"HAYWIRE" AIRS FRIDAY, MARCH 12 ON ABC NEWS' "20/20"
Jay Schadler with an Eye-Opening and Dramatic Report on Children Living with Schizophrenia
On Friday, March 12, ABC News' "20/20" reports on the challenges facing families whose young children are suffering with severe mental illness. ABC News correspondent Jay Schadler shares the stories of three girls in California in this intensely emotional, hour-long report. "Haywire" profiles seven-year-old Jani Schofield, a beautiful blonde child who loves to swim and play, but has been diagnosed with schizophrenia -- her hallucinations command her to act dangerously and violently, like telling her to jump off a high building or to hurt her baby brother � and Rebecca Stancil, a precocious nine-year-old who has already tried to commit suicide, as well as Brenna Wohlenberg, a 13-year-old who loves to play with her dogs but fears she'll hurt them or her little sisters because of her psychotic behavior, some of which is caught on tape. "20/20" spent time inside the homes of these children to see what life is like for them. Their families kept video diaries showing the daily struggles, breakdowns and the overwhelming strain on both personal relationships and finances. "Haywire" focuses on a disorder that is often misunderstood and misdiagnosed, and reports on the treatments and new medical understanding, FRIDAY, MARCH 12 (10:00-11:00 p.m., ET) on the ABC Television Network.
With only one in 30,000 children diagnosed with schizophrenia in this country, it's a rare disorder, but one that leaves parents and siblings constantly struggling to maintain some sense of normalcy. "Haywire" begins with the story of Jani Schofield. Her parents, Michael and Susan, knew their daughter was different from the time she was a baby. They recall how she would stay awake most of the night and focus intently on ceilings and walls, seemingly staring at something no one else could see. Jani's mental illness has caused a tremendous strain on the family; Michael and Susan now live apart in separate apartments � but all in an effort to keep the family safe and together. "20/20" also introduces viewers to the mother of nine-year-old Rebecca Stancil who talks candidly about one of the lowest points in her daughter's struggle with mental illness, the day Rebecca, only eight, tried to kill herself by slitting her wrists with a hairclip. Rebecca herself tells Schadler in terrifying detail her thoughts about how she could kill her mother with a chainsaw. And in another family, "20/20" cameras capture Brenna Wohlenberg during some of her psychotic episodes, and witness her parents making the heart-wrenching decision to place their eldest daughter in the hospital for the safety of the other children, as well as their frantic � and all too familiar � search for a bed at a local hospital. After many calls to their insurance provider and hospitals, they're finally able to secure a spot for Brenna in UCLA's adolescent psychiatric unit.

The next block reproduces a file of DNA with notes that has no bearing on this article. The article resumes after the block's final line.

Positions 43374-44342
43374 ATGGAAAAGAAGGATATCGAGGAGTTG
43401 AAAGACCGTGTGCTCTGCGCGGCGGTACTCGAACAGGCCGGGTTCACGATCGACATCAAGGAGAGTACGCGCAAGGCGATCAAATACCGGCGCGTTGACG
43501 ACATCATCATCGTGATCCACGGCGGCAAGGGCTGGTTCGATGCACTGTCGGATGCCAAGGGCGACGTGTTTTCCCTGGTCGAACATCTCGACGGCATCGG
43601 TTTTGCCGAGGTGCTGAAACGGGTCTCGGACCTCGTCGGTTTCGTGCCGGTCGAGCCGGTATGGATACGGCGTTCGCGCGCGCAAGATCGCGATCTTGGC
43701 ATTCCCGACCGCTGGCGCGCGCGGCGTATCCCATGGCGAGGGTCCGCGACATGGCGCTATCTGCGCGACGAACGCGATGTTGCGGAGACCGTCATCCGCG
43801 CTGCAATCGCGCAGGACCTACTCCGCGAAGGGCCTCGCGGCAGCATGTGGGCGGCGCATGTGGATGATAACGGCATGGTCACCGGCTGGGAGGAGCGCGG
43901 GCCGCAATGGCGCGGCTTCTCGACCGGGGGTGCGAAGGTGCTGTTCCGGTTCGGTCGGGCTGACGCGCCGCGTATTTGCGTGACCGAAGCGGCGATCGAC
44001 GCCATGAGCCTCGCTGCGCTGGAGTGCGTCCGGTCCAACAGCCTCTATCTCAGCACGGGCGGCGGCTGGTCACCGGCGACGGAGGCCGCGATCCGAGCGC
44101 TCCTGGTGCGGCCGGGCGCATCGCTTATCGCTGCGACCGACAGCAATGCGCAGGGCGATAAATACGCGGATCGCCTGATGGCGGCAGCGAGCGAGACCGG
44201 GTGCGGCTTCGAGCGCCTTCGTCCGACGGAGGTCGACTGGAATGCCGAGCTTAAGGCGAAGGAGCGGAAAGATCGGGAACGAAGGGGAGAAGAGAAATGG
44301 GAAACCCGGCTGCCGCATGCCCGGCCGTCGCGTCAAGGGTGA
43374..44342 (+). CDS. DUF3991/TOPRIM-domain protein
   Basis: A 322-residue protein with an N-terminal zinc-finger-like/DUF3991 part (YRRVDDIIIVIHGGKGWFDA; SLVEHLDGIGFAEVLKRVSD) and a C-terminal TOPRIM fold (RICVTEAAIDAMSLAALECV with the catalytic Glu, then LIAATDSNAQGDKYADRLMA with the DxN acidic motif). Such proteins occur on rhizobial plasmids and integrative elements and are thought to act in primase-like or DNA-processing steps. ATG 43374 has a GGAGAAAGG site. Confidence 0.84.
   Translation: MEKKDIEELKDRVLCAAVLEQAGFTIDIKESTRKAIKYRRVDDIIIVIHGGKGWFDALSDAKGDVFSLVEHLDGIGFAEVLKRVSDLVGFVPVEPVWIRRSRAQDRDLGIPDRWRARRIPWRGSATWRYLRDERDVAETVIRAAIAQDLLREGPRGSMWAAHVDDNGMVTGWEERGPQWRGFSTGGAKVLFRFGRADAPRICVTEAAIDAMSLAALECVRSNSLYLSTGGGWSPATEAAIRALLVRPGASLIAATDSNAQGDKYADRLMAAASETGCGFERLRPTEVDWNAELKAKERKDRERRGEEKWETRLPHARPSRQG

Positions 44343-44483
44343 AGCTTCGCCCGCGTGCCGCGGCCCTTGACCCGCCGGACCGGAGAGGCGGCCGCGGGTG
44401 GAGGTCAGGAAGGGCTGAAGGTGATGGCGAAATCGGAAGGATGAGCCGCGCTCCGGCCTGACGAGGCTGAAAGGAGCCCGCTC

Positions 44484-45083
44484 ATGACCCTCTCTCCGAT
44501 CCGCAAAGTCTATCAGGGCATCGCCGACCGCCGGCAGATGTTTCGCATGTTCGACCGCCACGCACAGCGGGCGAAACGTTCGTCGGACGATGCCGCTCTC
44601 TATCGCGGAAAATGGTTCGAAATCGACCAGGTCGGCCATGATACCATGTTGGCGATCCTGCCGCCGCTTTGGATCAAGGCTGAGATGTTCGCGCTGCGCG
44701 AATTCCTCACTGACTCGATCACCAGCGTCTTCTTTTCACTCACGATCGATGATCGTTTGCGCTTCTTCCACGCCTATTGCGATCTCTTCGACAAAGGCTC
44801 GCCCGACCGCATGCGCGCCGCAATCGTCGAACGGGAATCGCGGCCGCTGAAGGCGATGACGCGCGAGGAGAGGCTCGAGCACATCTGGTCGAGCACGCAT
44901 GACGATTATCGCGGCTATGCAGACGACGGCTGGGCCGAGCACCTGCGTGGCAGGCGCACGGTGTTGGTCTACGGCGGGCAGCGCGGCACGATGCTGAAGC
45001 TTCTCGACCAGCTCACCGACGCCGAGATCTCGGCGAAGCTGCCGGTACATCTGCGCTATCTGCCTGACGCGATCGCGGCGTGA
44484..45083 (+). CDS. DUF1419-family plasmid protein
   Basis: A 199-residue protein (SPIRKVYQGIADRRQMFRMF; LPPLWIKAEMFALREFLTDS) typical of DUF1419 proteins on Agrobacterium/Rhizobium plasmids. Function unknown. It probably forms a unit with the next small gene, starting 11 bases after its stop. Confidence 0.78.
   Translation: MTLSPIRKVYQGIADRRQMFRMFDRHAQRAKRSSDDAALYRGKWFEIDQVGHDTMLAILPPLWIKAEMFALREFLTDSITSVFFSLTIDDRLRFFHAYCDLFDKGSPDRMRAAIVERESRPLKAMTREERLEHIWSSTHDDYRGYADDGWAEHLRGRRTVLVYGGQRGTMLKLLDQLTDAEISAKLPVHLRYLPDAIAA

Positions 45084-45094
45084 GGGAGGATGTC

The constant day-to-day frustrations and challenges of living with and providing for a child with schizophrenia take a toll on all of these families. Their reality is almost unimaginable. But through all the tears and screams, violence and outbursts, there's tremendous and unconditional love for these children who are fighting inner-demons that control every aspect of their lives.
"Haywire" is produced by an Emmy Award-winning team led by correspondent Jay Schadler. The majority of the footage was shot by a team of producers including ABC News producer Claire Weinraub. Her past reports have included Diane Sawyer's award-winning hours on Camden NJ and the children of Appalachia. Elizabeth Vargas and Chris Cuomo are the co-anchors of "20/20." David Sloan is the executive producer.